„For centuries, Catholic theology and popular tradition saw the poor as the earthly image of Christ's sufferings. As the theologian A. Bonnefous wrote in his book Le Chrestian charitable (1637), 'the poor man one helps is perhaps Jesus Christ himself'.“

—  Michael Löwy, p. 23 http://books.google.com/books?id=gyOHaZFpvL8C&pg=PA23
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Robert Burton photo
George Herbert photo

„Man is God's image; but a poor man is
Christ's stamp to boot: both images regard.“

—  George Herbert Welsh-born English poet, orator and Anglican priest 1593 - 1633

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 Matka Tereza photo

„I think it is very beautiful for the poor to accept their lot, to share it with the passion of Christ. I think the world is being much helped by the suffering of the poor people.“

—  Matka Tereza Roman Catholic saint of Albanian origin 1910 - 1997
As quoted by Christopher Hitchens in The Missionary Position http://books.google.com/books?id=PTgJIjK67rEC&pg=PA11&dq=%22I+think+it+is+very+beautiful+for+the+poor+to+accept+their+lot%22, (Verso, 1995), page 11

Karl Barth photo
Dietrich Bonhoeffer photo

„But Jesus is the Christ who was rejected in his suffering.“

—  Dietrich Bonhoeffer German Lutheran pastor, theologian, dissident anti-Nazi 1906 - 1945
Context: Jesus Christ has to suffer and be rejected. … Suffering and being rejected are not the same. Even in his suffering Jesus could have been the celebrated Christ. Indeed, the entire compassion and admiration of the world could focus on the suffering. Looked upon as something tragic, the suffering could in itself convey its own value, its own honor and dignity. But Jesus is the Christ who was rejected in his suffering. Rejection removed all dignity and honor from his suffering. It had to be dishonorable suffering. Suffering and rejection express in summary form the cross of Jesus. Death on the cross means to suffer and to die as one rejected and cast out. It was by divine necessity that Jesus had to suffer and be rejected. Any attempt to hinder what is necessary is satanic. Even, or especially, if such an attempt comes from the circle of disciples, because it intends to prevent Christ from being Christ. The fact that it is Peter, the rock of the church, who makes himself guilty doing this just after he has confessed Jesus to be the Christ and has been commissioned by Christ, shows that from its very beginning the church has taken offense at the suffering of Christ. It does not want that kind of Lord, and as Christ's church it does not want to be forced to accept the law of suffering from its Lord. p. 84.

 Papa Francesco photo

„I believe in God, not in a Catholic God, there is no Catholic God, there is God and I believe in Jesus Christ, his incarnation.“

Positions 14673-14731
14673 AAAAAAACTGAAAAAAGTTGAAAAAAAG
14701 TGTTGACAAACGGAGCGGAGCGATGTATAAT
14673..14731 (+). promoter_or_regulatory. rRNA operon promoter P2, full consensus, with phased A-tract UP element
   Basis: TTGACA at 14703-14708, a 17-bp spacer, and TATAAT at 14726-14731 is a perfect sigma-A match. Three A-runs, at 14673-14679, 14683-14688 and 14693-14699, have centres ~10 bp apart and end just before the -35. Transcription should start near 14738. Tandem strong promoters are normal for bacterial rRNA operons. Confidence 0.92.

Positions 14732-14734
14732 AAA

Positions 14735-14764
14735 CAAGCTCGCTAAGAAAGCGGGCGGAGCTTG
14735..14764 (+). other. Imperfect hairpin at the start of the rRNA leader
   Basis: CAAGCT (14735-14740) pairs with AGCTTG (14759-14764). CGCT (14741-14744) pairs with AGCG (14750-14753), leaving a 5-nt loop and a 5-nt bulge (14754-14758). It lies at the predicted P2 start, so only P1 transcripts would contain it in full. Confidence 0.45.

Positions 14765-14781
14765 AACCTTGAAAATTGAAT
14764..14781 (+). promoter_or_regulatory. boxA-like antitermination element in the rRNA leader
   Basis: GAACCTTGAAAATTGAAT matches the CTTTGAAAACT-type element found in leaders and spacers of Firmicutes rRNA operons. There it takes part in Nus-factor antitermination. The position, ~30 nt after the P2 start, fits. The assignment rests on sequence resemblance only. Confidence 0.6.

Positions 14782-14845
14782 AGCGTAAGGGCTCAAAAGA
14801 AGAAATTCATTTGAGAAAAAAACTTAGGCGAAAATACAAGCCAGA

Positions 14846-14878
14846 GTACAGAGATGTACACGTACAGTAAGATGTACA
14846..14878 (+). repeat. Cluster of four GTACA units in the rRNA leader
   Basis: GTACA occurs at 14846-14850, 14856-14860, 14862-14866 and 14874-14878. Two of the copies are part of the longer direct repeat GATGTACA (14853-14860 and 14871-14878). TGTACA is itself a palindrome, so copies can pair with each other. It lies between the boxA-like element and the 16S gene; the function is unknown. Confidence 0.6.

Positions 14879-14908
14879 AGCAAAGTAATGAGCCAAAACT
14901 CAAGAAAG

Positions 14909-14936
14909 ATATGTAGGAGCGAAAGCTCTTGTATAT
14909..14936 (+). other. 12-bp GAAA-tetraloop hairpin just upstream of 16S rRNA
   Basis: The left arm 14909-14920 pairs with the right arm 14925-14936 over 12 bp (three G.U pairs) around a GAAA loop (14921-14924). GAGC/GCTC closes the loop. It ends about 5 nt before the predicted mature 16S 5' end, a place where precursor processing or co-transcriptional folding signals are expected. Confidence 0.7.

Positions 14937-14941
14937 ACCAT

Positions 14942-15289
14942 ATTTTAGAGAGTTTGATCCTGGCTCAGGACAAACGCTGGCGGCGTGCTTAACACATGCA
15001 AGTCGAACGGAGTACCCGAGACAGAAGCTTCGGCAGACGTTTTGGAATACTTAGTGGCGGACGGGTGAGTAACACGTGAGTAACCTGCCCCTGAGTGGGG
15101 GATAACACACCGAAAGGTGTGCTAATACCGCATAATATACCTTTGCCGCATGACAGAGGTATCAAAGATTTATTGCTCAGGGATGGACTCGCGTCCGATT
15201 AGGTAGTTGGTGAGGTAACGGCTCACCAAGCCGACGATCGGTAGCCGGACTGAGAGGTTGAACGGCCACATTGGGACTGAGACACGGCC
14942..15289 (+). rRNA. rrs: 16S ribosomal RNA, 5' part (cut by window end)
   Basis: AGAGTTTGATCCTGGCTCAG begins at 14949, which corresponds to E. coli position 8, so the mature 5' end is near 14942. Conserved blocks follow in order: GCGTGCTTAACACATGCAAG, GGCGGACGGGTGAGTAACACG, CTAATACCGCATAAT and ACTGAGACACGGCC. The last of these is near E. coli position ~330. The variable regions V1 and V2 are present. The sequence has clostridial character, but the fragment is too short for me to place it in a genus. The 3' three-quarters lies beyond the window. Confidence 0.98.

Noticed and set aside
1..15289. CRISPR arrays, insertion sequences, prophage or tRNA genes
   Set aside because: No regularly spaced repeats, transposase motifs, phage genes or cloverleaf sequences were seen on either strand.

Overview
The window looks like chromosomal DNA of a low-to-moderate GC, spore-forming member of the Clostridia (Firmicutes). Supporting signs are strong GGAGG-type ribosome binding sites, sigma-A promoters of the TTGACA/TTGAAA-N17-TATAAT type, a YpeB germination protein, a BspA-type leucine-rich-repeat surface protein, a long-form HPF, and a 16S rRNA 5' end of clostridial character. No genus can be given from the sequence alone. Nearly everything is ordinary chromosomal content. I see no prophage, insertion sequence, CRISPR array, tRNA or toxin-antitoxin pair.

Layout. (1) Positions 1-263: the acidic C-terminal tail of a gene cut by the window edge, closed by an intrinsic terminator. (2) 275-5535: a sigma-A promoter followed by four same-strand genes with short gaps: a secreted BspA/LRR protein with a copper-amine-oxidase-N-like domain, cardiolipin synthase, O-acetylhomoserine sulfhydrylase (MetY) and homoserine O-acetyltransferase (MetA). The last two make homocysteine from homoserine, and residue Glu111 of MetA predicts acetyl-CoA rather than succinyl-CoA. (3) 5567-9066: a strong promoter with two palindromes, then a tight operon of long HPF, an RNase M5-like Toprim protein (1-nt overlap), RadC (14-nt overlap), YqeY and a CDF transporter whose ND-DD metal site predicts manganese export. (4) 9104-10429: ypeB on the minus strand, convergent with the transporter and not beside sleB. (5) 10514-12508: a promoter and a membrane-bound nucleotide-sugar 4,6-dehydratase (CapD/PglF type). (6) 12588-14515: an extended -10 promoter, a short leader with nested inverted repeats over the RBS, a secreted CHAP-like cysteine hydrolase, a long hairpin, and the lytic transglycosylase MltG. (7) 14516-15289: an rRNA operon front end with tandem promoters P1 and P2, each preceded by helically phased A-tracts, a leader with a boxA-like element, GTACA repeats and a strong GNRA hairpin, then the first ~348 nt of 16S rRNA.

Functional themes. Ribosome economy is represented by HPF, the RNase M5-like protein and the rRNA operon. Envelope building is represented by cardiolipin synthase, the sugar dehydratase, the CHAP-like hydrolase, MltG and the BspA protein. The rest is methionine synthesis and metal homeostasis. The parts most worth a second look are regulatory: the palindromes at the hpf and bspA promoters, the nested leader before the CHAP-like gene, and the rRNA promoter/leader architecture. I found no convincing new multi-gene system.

—  Papa Francesco 266th Pope of the Catholic Church 1936
Context: I believe in God, not in a Catholic God, there is no Catholic God, there is God and I believe in Jesus Christ, his incarnation. Jesus is my teacher and my pastor, but God, the Father, Abba, is the light and the Creator. This is my Being.

Peter Weiss photo
Aurelius Augustinus photo

„For Jesus Christ is one man, having a Head and a body“

—  Aurelius Augustinus early Christian theologian and philosopher 354 - 430
Context: What does the Scripture mean when it tells us of the body of one man so extended in space that all can kill him? We must understand these words of ourselves, of our Church, or the body of Christ. For Jesus Christ is one man, having a Head and a body. The Saviour of the body and the members of the body are two in one flesh, and in one voice, and in one passion, and, when iniquity shall have passed away, in one repose. And so the passion of Christ is not in Christ alone; and yet the passion of Christ is in Christ alone. For if in Christ you consider both the Head and the body, the Christ’s passion is in Christ alone; but if by Christ you mean only the Head, then Christ’s passion is not in Christ alone. Hence if you are in the members of Christ, all you who hear me, and even you who hear me not (though you do hear, if you are united with the members of Christ), whatever you suffer at the hands of those who are no among the members of Christ, was lacking to the sufferings of Christ. It is added precisely because it was lacking. You fill up the measure; you do not cause it to overflow. You will suffer just so much as must be added of your sufferings to the complete passion of Christ, who suffered as our Head and who continues to suffer in His members, that is, in us. Into this common treasury each pays what he owes, and according to each one’s ability we all contribute our share of suffering. The full measure of the Passion will not be attained until the end of the world. pp. 424-425